The phrase “Bake what you will Bake, Boil what you will Boil” which is used to apply to the idea about food prep. The general idea is “prep is all and get is all made so you dont have to do this on Shabbat”. And I like the idea, and love the heart of it. I make a lot of food, and it is something I enjoy. However, this would really make the whole day a lot more relaxing and more restful. However it has been harder to implement than I thought. I do agree it is a great idea, but until just now I had never seen what might be a very simple context/application of this.
“All that is left over put aside to be kept until morning”… Does this mean:
- The things you MADE (like bread, manna tamales, mannaghetti etc…)
- The manna itself
I just simply assumed it was the first example, and was steered into that idea by the traditions and practices of other folks. But the weird thing I didnt realize is Manna spoiled when left over every night on other days, but it doesnt seem to say things MADE with manna spoiled. Ill have to do more research, but the test was collecting a bunch of manna in your house and saving it overnight. The fear you wouldnt have enough for tomorrow, or someone else would get what you needed etc… drove people to not trust Yah and disobey. But Sabbath is totally different. Sabbath allows for keeping manna overnight, without spoiling.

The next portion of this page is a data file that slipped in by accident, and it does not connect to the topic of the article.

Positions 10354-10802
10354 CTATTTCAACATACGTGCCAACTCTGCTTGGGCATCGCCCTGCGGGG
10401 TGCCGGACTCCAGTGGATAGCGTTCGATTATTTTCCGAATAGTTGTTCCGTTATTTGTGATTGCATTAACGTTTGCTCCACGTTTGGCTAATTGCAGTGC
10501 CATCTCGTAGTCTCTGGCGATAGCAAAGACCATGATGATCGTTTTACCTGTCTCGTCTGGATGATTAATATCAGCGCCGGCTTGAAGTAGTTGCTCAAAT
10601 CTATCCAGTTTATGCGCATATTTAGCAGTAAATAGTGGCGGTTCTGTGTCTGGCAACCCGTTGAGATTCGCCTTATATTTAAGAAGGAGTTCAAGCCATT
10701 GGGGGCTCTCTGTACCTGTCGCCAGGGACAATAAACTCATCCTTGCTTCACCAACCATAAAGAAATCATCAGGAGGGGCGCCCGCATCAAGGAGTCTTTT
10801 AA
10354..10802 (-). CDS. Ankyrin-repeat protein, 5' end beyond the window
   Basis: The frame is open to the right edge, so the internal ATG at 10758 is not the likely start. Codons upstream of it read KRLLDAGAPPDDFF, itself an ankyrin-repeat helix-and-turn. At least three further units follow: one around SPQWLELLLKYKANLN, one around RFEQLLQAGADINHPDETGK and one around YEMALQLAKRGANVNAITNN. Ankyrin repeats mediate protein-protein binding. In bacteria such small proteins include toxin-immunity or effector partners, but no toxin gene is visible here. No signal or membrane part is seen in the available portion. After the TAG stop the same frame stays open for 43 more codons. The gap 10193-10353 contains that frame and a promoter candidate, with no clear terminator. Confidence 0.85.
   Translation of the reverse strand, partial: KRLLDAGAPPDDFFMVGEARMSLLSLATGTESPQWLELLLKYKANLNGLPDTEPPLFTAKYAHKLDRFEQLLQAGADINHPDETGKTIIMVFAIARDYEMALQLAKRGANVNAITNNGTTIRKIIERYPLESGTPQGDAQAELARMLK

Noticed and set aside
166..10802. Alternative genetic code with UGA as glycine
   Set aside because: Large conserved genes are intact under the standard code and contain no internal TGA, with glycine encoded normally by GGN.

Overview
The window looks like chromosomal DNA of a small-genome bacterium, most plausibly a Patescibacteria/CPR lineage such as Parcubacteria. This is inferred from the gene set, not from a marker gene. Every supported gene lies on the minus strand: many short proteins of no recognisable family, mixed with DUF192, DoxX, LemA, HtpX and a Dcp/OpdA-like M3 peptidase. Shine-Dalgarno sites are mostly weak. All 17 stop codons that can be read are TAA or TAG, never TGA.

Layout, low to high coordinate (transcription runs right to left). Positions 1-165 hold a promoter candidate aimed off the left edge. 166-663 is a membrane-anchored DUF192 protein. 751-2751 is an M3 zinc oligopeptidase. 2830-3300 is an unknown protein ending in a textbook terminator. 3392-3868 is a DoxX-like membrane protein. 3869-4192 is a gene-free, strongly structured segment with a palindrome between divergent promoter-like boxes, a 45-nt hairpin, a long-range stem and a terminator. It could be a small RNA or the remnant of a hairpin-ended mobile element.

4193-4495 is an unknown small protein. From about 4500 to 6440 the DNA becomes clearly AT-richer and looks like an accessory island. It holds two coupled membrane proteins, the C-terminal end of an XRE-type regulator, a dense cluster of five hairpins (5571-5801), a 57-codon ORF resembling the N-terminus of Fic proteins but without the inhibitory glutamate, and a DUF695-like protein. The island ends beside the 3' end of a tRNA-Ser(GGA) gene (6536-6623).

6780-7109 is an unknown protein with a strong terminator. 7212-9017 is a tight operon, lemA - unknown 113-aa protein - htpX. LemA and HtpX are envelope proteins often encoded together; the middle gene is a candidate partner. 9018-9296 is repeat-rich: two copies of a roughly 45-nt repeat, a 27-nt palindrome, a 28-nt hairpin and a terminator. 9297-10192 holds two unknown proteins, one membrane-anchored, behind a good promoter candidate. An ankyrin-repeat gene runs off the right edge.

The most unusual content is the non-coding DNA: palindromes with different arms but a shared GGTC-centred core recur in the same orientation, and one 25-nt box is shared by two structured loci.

If the manna can be left for 2 days means you would end up making something with manna the next day. Or at least you could if you wanted. If it is premade food that is the focus here, then you truly need to make at least 2 days food (probably more as Sat night would be a panic to make a bunch more food) by end of Friday night.
This would mean the process of making food isn’t the prohibition. And the fixation with it is coming from more bias than anything else. It could be a well intended, and heartfelt context, but missing the point. I want to reduce the activity and intensity of work on Sabbath, and make it different (set apart actually not just different). Premaking food and avoiding being under duress to make it on Sabbath is a great idea for me. But it possibly isnt one of the literal pillars of guarding the Sabbath in the first place.
Here is a great link to an article by Monte Judah that I think is a great read. We dont do a specific ritual, but we used to. I like the idea of developing things in your family to make this day special and set-apart. I also really love his simple idea… if this is a day Yah is inviting you into, how would you respond to that invitation, and how you would in turn make room, space and an environment to celebrate it with Yah?